There isn’t another Death Star to blow up here, thankfully, even if there are similar quests at hand. Yet unlike a mere repetition, Johnson bookends Last Jedi with two different missions, humanizing both battles in ways that were best seen in the final few moments of Rogue One as nameless soldiers made deep sacrifices. This is the first Star Wars film where someone takes time to quietly sob in a corner, the daily sufferings of those engaged in battle exemplified by characters that aren’t all Jedis, generals, and princesses.
The Skywalker saga has always been a kind of rags-to-riches-to-ruin tale, where both Anakin and Luke emerged from a backwater, looking from the outside, only to be thrust into the very fabric of high level political society. The Last Jedi teases this out even further, exploding just a little bit the “small universe” shtick where on a galactic scale the same retinue of familiar characters, be they good or evil, are always running into one another.
The only time this irks is when the character of Phasma makes her return. As much as I’m a fan of the costume and Gwendoline Christie who inhabits the suit, this remains the most tacked on element of the film, an inelegant inclusion of a character who never really has lived up to expectations. The same argument could be made for Boba Fett shoehorned into the Special Edition of A New Hope or his ignominious Sarlaac encounter on Tatooine, but that’s the stuff for another nerdy debate.
Yes, the film is the longest in the series, but it’s told swiftly and easily could have accommodated a few more minutes to flesh out some of the sequences that feel a bit rushed. It’s a film of boldness and ambition, and even if it doesn’t always live up to what it’s striving to communicate it’s to be applauded by taking seriously its mission of expanding what’s come before while doing justice to the best of the past. There are some simple images that are indelible – a wonderful shot down a bomb bay hatch, a surreal mirrored visit during a training sequence, and a terrific sight gag by a certain astromech droid.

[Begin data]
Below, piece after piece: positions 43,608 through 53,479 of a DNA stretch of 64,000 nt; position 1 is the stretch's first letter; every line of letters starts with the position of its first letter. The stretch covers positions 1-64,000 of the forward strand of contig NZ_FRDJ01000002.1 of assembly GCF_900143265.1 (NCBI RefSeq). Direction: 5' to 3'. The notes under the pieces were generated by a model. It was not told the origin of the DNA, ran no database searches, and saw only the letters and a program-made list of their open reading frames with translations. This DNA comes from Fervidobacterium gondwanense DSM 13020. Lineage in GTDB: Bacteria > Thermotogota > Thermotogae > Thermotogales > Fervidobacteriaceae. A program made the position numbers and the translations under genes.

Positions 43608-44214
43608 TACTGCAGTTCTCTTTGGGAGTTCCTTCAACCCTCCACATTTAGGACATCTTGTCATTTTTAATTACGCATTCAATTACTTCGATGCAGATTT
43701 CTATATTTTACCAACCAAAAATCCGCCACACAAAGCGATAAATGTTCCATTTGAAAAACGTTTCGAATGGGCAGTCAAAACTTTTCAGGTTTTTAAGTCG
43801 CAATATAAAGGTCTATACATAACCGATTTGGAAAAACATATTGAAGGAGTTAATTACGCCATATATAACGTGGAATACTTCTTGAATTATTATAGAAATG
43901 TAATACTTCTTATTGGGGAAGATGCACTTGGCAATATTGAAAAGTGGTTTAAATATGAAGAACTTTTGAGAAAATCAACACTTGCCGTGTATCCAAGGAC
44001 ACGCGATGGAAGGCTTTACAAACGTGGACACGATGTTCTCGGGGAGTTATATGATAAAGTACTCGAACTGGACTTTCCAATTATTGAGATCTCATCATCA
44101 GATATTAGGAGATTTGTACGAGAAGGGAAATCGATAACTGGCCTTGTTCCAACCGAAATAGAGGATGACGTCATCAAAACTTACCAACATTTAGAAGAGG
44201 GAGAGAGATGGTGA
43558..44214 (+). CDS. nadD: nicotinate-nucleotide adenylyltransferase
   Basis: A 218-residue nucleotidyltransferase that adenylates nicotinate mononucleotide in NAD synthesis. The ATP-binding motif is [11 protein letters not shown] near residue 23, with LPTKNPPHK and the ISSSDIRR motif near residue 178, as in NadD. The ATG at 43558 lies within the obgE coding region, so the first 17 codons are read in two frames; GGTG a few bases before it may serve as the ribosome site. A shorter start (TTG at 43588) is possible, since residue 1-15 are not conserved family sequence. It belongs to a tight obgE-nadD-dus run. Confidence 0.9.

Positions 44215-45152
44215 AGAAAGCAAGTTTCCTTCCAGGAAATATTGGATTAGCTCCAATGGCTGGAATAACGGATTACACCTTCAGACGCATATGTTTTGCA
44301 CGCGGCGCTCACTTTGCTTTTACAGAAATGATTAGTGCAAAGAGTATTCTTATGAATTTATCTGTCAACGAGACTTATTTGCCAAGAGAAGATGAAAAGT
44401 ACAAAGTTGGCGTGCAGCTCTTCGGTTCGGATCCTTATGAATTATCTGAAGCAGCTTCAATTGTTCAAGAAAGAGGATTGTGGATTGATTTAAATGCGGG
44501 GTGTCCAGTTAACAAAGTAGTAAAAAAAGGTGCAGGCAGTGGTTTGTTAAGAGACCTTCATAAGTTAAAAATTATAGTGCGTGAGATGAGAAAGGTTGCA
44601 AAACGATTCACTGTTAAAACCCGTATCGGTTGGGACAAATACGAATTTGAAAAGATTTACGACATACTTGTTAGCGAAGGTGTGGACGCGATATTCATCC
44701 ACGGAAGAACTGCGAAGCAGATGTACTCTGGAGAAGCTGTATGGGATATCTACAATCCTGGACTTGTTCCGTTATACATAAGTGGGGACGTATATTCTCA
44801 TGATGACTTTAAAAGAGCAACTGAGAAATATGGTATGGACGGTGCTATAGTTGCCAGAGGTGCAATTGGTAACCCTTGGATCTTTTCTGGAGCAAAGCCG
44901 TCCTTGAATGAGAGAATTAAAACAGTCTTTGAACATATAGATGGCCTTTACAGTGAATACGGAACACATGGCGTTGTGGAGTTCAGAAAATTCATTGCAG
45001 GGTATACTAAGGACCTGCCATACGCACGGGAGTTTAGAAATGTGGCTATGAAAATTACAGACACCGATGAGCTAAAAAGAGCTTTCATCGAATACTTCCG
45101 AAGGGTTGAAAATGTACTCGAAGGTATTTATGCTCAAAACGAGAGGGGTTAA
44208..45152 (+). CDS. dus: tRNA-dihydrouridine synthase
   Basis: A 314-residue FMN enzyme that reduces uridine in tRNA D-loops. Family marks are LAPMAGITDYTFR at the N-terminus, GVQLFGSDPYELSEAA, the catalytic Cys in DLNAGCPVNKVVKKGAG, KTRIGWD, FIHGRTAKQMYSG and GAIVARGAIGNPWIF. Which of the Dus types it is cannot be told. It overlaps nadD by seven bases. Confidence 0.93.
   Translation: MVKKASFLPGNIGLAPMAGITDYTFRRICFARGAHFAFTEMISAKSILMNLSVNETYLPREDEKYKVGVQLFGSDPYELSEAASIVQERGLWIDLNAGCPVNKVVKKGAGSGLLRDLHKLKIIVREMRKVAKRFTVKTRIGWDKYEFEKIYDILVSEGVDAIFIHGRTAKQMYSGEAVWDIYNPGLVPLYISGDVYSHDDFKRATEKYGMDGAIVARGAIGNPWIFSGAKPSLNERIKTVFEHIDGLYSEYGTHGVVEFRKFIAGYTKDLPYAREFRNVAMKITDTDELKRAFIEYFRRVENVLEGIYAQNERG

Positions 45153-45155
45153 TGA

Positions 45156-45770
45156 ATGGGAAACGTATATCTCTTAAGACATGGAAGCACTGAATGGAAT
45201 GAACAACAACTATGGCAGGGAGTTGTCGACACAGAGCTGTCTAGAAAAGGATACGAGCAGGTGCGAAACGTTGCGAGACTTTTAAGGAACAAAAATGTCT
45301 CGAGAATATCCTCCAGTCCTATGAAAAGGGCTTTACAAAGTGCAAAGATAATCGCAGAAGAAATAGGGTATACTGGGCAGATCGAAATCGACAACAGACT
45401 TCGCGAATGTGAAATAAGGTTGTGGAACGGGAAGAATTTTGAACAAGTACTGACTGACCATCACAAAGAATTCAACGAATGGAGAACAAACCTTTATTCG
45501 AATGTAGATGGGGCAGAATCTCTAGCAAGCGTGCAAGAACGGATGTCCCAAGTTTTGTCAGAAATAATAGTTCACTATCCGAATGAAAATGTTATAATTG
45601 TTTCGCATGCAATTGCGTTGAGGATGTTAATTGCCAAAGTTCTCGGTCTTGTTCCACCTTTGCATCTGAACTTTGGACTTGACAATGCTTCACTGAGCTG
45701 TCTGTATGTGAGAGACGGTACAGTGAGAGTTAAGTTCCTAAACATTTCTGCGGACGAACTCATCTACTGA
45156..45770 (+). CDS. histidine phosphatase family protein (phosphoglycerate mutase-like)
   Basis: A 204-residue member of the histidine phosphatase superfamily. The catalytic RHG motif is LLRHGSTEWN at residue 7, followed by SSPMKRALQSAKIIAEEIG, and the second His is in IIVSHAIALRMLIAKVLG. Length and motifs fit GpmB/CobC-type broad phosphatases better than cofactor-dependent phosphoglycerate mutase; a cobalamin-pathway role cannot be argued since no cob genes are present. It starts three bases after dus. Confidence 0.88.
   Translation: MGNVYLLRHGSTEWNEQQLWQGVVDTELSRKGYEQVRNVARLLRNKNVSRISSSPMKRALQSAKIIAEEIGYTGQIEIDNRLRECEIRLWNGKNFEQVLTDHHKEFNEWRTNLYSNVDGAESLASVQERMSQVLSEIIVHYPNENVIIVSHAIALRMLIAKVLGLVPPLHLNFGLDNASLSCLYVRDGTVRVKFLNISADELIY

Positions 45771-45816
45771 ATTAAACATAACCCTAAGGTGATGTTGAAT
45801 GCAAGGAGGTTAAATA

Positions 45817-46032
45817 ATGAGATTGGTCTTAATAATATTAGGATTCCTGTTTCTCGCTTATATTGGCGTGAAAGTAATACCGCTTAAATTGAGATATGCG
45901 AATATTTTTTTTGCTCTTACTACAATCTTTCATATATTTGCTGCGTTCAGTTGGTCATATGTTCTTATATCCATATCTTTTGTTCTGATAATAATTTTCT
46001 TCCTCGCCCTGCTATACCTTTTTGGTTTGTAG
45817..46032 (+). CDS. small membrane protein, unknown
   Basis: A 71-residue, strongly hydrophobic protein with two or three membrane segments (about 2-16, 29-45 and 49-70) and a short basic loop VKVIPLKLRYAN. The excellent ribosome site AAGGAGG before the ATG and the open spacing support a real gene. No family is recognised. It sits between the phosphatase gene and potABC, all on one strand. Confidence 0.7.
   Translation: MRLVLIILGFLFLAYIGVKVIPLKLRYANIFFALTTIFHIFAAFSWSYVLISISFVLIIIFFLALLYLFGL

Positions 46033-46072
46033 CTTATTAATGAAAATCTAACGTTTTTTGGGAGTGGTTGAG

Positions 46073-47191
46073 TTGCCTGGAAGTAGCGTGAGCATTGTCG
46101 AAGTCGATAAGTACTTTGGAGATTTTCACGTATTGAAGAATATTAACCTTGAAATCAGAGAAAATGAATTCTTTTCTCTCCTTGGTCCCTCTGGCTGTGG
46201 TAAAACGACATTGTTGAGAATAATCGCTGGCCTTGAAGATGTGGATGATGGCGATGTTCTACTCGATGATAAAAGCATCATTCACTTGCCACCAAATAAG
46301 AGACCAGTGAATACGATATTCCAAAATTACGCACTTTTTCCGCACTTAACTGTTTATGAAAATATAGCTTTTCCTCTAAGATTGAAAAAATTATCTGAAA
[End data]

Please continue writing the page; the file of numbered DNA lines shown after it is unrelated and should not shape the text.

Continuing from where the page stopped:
On a bittersweet note, Carrie Fisher’s loss is amplified by her final performance, a real gift for fans of the character that she’s most closely associated with. She stood around and seemed superfluous last film, here her heart is at the center of most of what takes place. It’s a fine send off to a legend.
With all its pieces it can be somewhat overwhelming, and for those slightly less inculcated in this world it may take another visit to truly make sense of it all. Kids may find it less appealing, and casual fans maybe confused. It helps to remember that the very same criticisms were levelled at Empire Strikes Back, a film that took decades to firmly establish itself as the prime element of the canon. The Last Jedi reaches towards the heights of that film, and in many ways manages to equal or better what came before.
I cannot speak to how this film will be embraced collectively, nor do I particularly care about its box office potential. I can say that this film lived up to the high expectations that Rian Johnson would give us something worth chewing on, a darker, slyer, sillier film that manages to answer long-held questions and raise new ones along the way. There’s real joy at play here, a filmmaker clearly influenced deeply by Lucas’ vision but confident and capable enough to wrestle the world to be his own. If J.J.’s film gave us the popcorn thrills, Johnson gives us a more filling meal that still manages to provide moments of giddy excitement.
With the promise of an entirely new trilogy far removed from the Skywalkers, Johnson is primed to be the new master of this cinematic universe. Abrams is a fine choice to close out the series, and while he’s not known for capable endings the elements are well laid for him to sweep it all together and give us the warranted catharsis. So, what do you want from your Star Wars? Something fun, fluffy with a bit of fanciful to make it interesting? You got that with Force Awakens.
If instead you want to dive deeper into what’s come before, to see things previously hinted at taken seriously but not portentously, and to be even more emotionally and spiritually engaged in the narrative then The Last Jedi is the film for you. Its flaws are the result of overreach rather than trying to appease everyone. It feels throughout as a highly personal film made within the constraints of an existing franchise, a blockbuster with the beating heart of its creator worn proudly on its sleeve.